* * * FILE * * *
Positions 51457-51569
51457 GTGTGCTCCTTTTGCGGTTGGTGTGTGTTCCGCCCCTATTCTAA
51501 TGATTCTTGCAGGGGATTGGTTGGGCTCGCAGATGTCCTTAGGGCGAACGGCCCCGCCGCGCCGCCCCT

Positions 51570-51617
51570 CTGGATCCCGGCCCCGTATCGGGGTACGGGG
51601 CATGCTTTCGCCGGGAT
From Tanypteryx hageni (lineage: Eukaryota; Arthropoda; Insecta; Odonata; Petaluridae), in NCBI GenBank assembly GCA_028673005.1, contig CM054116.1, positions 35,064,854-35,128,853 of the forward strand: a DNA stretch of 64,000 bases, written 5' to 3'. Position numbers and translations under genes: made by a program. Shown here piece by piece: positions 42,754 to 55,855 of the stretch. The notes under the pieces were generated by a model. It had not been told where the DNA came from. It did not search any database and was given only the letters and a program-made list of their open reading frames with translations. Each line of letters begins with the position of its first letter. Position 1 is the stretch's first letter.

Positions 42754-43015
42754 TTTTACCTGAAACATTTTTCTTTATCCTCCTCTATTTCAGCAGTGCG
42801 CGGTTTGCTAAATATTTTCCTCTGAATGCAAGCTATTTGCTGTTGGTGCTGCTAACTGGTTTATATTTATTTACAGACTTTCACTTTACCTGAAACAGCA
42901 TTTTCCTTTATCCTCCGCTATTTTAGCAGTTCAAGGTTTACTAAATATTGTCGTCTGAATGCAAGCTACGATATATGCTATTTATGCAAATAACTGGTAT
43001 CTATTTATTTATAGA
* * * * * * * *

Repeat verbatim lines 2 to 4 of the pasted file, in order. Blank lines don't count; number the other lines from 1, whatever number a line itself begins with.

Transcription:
51457 GTGTGCTCCTTTTGCGGTTGGTGTGTGTTCCGCCCCTATTCTAA
51501 TGATTCTTGCAGGGGATTGGTTGGGCTCGCAGATGTCCTTAGGGCGAACGGCCCCGCCGCGCCGCCCCT

Positions 51570-51617